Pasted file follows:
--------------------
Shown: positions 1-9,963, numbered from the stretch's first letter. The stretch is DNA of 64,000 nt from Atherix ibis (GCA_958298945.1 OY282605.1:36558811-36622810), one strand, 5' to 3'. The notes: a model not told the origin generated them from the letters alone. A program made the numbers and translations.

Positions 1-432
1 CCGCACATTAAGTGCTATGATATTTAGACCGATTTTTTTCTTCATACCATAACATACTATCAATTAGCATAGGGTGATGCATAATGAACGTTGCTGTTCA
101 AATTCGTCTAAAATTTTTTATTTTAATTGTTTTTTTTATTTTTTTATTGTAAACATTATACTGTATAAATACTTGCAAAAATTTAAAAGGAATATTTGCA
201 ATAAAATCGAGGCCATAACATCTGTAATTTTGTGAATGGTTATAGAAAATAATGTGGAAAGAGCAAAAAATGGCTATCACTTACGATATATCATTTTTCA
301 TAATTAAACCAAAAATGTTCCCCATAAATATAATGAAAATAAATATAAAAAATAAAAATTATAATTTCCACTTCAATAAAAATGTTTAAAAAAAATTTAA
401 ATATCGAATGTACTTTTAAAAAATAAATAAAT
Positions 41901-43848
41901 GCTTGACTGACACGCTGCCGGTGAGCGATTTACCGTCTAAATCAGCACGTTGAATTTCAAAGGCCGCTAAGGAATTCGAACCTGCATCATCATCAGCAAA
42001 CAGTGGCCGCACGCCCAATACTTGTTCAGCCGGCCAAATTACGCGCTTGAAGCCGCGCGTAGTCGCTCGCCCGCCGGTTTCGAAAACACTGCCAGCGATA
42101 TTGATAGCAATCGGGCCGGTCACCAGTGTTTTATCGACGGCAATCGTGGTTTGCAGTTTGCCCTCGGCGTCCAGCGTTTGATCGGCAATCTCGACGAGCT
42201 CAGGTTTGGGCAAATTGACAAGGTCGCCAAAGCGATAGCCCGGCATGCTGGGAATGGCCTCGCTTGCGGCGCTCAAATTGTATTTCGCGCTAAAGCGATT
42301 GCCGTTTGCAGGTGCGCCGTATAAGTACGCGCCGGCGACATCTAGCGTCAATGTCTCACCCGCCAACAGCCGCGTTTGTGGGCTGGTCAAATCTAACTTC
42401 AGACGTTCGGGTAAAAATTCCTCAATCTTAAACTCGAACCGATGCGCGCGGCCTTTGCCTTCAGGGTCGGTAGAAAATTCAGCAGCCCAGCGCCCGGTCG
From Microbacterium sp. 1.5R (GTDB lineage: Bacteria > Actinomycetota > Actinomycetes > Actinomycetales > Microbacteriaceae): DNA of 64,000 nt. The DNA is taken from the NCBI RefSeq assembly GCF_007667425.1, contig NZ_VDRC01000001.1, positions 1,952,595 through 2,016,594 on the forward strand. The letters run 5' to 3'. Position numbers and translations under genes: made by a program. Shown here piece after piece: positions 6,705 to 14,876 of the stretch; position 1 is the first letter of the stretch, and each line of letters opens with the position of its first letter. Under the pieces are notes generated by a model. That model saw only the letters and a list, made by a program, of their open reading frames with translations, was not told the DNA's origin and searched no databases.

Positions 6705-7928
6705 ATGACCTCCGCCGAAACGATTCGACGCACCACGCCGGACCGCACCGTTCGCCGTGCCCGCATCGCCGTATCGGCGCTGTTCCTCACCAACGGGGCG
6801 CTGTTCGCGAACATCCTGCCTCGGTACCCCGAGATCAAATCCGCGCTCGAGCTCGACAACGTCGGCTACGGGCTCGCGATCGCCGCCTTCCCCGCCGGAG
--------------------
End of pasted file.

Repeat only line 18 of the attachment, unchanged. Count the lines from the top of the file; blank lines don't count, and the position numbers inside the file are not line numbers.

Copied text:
6801 CTGTTCGCGAACATCCTGCCTCGGTACCCCGAGATCAAATCCGCGCTCGAGCTCGACAACGTCGGCTACGGGCTCGCGATCGCCGCCTTCCCCGCCGGAG